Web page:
Religious Enough to be a Hipster; Hipster Enough to be Religious?

Robert Alter on translating the Psalms. Rather a self-satisfied review of his own work - but, I think his aim is something more translators of biblical text should share. Which is to say, reveling in and revealing the utter thingitude of biblical scripture, how the body is inextricably linked to how we perceive the divine presence (absence).

I would like to learn a little bit of Hebrew myself. I'm always in awe of (for example, Jewish) people I meet who don't bat an eye over the idea of being raised with their holy texts in the purest available form (untranslated). Why is the original language the most pure in this case? I suppose it is possible that a translation could reach a purer place than its original. But to what extent do we lose the context and to whom does it seem purer?

I spend a lot of time in church (hard to avoid when one's husband is clergy-in-training), hearing scriptures, reading them, hearing them preached upon from sundry angles. I am frankly, rarely in awe of what I encounter. Does this make me a lousy reader?

Most would assent that the KJV is one of the crowning achievements in the English language (Though you will rarely find this translation preached upon outside of more conservative churches. I say nothing of the more modern translations; while they are more theologically correct, I imagine, they offer next to nothing in the way of poetics). However, as with my experience of the Book of Common Prayer, I don't find myself all that keen on the substance of what's being said so much as the construction thereof. I am very much an Anglophile. I like my language full of complex turns, carefully wrought with beautifully-phrased symmetry, which poetically embody its rhetorical goals. It's pretty self-satisfied to think "I could say this better, more evocatively" when chanting a Psalm. So wrong to question the words! Anything but those blessed words!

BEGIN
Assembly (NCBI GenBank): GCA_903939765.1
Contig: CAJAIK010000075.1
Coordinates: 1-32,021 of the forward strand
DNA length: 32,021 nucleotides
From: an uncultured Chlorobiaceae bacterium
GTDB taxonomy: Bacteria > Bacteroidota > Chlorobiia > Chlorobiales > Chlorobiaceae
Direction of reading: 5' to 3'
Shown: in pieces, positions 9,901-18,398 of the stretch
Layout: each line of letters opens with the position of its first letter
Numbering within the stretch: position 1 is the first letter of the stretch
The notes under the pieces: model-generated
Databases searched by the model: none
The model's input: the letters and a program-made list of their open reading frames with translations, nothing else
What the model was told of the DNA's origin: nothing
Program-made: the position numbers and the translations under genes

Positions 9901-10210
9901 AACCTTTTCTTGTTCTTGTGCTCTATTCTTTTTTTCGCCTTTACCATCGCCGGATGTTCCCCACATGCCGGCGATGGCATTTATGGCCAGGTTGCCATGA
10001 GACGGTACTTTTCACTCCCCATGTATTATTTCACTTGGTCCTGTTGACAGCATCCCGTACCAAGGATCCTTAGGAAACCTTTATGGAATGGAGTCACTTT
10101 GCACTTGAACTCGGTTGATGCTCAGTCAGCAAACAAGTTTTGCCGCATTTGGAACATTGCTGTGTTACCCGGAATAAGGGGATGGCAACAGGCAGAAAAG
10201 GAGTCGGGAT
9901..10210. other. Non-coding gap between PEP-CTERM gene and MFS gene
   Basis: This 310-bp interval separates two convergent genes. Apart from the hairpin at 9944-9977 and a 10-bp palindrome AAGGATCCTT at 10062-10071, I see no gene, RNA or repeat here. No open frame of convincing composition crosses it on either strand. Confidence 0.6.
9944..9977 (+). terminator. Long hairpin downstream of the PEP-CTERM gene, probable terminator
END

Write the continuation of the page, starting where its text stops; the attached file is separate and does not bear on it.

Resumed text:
I think the matter is in the matter. The translations don't really do it for me.

Being schooled as a poet at the graduate level has eroded my sense of trust in language - it must be schooled, molded or otherwise fiddled with to say the thing just so. And once I've folded the thing in upon itself, who can decipher all my knotting? I've encountered the same problems with writing poetry as I have with appreciating scripture. To what extent does design impede substance? To what extent does substance override design?

When writing, I make an agreement with myself to translate my thoughts onto the page. When reading, I make an agreement with the writer to translate his/her translated thoughts into my own milieu. With all this agreeing, there seems to be little room for disagreement, for the tension necessary to invigorate a text, to make it meaningful for its recipient. Yet, the act of translation is an engagement with that tension. I think translators should fret less about taming the text and more about how and why they seek to tame it. I think that once that question is addressed, things will have an easier time becoming things and the poet in the pew will be a bit happier about it all. But, then again, I would be wise to stop complaining and start doing, yes? ;)


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